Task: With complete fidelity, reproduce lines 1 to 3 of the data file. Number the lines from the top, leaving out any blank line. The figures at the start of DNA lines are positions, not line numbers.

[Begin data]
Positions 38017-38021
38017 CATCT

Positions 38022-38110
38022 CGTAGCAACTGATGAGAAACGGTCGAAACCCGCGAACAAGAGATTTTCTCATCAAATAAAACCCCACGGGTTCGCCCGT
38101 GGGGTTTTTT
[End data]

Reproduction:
Positions 38017-38021
38017 CATCT

Positions 38022-38110